I want to keep the momentum from Blogtober going and NaNoWriMo seems the best way to do it. However, I don’t want to write a novel. I didn’t do any prep work for the challenge. I didn’t do any prep work for Blogtober either and that turned out successful. So, what is an unprepared blogger to do?
First, I scoured the internet today looking for blog posts on how to blog NaNoWriMo. Unfortunately, I couldn’t find much. I discovered that there is something called National Blog Post Month (NaBloPoMo) where you post every day of November but that seemed redundant to Blogtober.
I found another article about how to write your NaNoWriMo novel on WordPress but it was mostly about different plugins to use. Also, the article is from 2013 so I would definitely check if the plugins still work before counting on them.
Then I came across DIY MFA’s blog post on five tips to rock NaNoWriMo. In one of the sections of her post she writes about being a NaNoWriMo rebel. She wrote that, “NaNoWriMo serves as motivation. It’s an exercise in goal setting and in meeting those goals.”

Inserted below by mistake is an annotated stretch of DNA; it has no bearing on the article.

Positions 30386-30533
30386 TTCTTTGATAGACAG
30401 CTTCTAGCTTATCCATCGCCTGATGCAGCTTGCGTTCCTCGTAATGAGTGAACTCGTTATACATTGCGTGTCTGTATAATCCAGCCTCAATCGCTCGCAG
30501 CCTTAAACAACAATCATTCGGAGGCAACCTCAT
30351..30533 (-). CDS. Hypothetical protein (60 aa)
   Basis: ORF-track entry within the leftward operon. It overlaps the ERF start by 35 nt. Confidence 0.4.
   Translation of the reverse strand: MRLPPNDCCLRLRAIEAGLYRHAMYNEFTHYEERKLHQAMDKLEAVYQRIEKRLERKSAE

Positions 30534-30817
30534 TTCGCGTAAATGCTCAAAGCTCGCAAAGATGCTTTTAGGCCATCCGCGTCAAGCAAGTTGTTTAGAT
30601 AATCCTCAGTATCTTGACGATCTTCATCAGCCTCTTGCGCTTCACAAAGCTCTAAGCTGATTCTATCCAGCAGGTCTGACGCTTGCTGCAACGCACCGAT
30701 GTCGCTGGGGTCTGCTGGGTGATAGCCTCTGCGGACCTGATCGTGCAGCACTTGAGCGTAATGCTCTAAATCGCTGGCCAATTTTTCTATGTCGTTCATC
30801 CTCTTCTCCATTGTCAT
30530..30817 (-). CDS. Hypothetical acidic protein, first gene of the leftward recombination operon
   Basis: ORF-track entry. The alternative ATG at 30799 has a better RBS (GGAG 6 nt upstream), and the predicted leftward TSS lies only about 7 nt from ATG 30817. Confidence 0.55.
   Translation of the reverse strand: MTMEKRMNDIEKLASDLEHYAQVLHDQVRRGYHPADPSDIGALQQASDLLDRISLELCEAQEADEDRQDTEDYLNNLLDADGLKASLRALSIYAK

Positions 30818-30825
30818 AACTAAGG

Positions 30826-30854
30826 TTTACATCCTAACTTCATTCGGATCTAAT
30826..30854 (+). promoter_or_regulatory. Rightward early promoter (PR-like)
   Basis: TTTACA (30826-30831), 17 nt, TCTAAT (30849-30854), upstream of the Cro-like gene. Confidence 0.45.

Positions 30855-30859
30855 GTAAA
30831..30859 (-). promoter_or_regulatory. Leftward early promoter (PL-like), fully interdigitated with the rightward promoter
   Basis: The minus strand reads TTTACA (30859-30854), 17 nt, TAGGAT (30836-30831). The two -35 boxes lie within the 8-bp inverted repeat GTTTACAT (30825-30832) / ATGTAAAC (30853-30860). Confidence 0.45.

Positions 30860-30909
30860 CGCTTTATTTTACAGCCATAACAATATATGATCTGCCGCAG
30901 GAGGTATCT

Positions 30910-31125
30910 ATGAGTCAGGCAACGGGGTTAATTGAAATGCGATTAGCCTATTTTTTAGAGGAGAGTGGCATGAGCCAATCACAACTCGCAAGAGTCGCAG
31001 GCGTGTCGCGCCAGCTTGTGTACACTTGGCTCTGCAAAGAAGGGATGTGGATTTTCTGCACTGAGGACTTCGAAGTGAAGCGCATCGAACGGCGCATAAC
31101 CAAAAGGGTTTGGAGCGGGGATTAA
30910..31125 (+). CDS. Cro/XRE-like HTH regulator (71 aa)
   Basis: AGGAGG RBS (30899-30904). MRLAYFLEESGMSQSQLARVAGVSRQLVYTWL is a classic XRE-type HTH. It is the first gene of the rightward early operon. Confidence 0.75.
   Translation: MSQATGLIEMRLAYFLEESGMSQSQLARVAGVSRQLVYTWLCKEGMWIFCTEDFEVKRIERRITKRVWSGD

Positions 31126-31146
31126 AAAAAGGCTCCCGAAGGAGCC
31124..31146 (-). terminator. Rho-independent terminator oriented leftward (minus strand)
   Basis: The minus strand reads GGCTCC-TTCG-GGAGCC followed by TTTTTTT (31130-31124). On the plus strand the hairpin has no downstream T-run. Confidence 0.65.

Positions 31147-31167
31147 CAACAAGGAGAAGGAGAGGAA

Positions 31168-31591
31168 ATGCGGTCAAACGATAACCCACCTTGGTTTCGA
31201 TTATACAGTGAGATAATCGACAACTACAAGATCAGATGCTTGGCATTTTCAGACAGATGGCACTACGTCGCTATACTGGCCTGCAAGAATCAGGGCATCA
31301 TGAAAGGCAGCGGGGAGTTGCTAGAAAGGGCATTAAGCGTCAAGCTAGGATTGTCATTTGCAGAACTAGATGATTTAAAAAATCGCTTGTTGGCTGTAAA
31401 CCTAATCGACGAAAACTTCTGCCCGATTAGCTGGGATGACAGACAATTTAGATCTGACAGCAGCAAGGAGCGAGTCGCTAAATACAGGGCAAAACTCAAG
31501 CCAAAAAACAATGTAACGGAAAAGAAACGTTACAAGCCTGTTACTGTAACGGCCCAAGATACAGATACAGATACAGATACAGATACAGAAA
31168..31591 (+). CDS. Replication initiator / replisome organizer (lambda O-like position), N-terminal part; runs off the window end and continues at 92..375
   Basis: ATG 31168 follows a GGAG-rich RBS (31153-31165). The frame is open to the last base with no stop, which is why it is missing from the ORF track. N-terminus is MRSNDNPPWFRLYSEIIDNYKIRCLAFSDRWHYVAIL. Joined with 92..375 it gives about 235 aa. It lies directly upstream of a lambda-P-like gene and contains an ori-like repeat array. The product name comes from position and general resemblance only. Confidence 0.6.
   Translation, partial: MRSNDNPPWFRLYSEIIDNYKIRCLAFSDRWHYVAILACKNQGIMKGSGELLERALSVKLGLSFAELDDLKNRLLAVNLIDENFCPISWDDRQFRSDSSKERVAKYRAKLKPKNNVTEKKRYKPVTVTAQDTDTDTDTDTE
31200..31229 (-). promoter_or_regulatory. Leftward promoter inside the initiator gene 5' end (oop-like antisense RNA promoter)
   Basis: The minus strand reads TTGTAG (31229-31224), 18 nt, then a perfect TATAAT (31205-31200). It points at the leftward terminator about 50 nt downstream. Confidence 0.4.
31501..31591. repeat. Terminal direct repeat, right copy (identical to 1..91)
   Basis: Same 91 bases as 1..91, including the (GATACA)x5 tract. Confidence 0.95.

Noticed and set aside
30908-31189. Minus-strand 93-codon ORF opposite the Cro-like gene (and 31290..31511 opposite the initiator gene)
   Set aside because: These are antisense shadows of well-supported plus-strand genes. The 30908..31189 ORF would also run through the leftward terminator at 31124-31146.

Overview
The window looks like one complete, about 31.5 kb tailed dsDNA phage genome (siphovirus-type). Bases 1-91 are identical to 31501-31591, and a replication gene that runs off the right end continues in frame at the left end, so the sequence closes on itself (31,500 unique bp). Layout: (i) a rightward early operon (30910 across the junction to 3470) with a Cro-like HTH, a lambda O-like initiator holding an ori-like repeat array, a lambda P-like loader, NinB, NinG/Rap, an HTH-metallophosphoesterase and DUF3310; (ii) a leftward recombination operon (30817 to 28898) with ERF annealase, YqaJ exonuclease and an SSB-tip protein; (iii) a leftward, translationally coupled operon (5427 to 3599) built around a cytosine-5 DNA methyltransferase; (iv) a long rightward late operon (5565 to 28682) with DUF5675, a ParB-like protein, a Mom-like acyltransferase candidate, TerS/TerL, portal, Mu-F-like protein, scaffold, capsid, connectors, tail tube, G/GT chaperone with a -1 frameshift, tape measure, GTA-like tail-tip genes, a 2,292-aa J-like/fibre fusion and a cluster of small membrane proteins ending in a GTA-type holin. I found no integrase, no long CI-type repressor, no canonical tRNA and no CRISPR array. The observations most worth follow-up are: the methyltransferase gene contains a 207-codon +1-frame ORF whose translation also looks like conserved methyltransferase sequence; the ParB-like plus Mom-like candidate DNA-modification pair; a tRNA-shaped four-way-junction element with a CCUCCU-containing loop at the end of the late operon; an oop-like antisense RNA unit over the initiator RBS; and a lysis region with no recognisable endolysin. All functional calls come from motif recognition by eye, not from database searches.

2020 Blogging Statistics
Readers love mini-blog posts
Short form “Facebook-like” updates make for the most memorable writing with readers. Short form posts, like mini-blogs range from 300 – 1,000 words.
Search engines (Google) love long form content
How to blog NaNoWriMo
NaNoWriMo challenges you to write 50,000 words in 30 days. That comes out to about 1,667 words a day. What do you know. 1,667 words is in the optimal range for long form content.
- Update old posts with fresh research and material
- Hit my 50,000 words in November goal by updating old posts to be in the opitmal long form word count range.
- Publish short 300 – 500 word posts about the old post I updated and key info from them
What do you think of my NaNoWriMo challenge? Are you participating in NaNoWriMo? Let me know in the comments below.